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The Norwegian Local Code
  1. Stay close to home - find hidden treasures in your local playground.
  2. Inform others about where you are going, but not necessarily everyone on social media.
  3. Don't spend too much time checking the weather report. You're close to home and getting wet can be fun.
  4. Respect the badgers, don't be one; Leave your speakers and loud music at home.
  5. Use a map and compass. Or not. Explore, get lost and use your senses. The trail is close by.
  6. Take care of nature! You want the playground to be around for a long time, right?
  7. Bring your garbage and shit back home with you. Literally. If others forget, bring theirs too.
  8. Bring the necessary equipment for fun and play. Borrow from others, buy if you must - in that case from someone who cares about your playground.
  9. Don't be ashamed to turn around, but don't be ashamed to turn up at a nice viewpoint you've never been to before either.

* Start the trip at your doorstep on your bike or feet. Don't take the bus if you don't have to.
* Making out and sharing tents should done with those you usually do these things with.

* Corona related (repealed later)


You might be wondering what the h*ll all this is. In Norway we have what we call "fjellvettreglene". Created by The Norwegian Trekking Association, they can be translated into The Norwegian Mountain Code, which is basically a set of guidelines directed toward your safety in the mountains.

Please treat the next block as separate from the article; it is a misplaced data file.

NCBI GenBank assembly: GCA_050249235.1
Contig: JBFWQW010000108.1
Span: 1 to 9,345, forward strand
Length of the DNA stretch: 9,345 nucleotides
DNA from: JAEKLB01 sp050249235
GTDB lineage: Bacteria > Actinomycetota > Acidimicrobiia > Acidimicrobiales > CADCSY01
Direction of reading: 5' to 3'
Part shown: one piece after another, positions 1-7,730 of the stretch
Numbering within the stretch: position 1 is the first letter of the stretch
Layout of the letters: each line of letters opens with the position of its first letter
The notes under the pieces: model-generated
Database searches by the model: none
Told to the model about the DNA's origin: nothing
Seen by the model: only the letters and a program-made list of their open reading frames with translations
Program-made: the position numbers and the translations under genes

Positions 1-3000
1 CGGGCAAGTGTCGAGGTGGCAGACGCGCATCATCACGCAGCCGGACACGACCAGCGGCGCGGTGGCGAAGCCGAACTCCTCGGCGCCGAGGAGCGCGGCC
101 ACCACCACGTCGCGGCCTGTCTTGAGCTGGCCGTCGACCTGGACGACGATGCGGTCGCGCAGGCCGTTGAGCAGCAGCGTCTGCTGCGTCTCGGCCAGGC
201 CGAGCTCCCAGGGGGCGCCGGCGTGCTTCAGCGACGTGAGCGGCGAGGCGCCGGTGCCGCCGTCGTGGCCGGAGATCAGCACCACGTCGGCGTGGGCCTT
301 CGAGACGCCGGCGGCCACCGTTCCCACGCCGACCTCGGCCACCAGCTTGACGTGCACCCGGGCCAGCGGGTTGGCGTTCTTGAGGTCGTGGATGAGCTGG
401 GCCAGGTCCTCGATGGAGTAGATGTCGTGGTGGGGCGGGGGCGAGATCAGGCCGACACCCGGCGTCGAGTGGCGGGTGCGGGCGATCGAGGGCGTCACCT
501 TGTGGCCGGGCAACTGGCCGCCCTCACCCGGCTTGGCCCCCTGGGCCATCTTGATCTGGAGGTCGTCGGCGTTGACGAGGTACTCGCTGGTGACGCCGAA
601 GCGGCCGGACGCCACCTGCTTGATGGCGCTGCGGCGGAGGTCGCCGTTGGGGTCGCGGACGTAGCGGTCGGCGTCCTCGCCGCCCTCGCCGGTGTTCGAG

But now that everything is closed, we can't spend our time in faraway mountains. That makes it the perfect time to experience the woods, lakes and hills around you. Many people here in Norway have understood this, and the places where we usually are all alone are now crawling with people. We love it! At the same time, there are a lot of people who haven't quite understood the concept of being outdoors. It's tempting to scream "Get your sh*t together!" at the morons who litter and bring their loudest speakers to the forrest. But we found a better solution: Let's instead inspire others to use nature in the ways we love to use nature. So we filled our glasses with red wine, logged onto Zoom and put together The Norwegian Local Code (lokalvettreglene).

But nothing will come of us leaning back with a glass of wine thinking we're smart. To change people's behavior we have to get a lot of people's attention. We need help! The next few days we will be hanging these signs in popular places in Oslo's nature areas. But we have to show more people than just those living in Norway's capital. How can you take part?

  1. Share this link!
  2. Share the photos of the signs from our social media. Use #lokalvettreglene (and even #northernplayground and #saveourplayground).
  3. If you want an extra challenge you can take a photo that represents one or more of the guidelines. Have you picked up someone else's trash? Got caught in the rain? Gotten lost? Let us know! Use #lokalvettreglene to be sure we see it.

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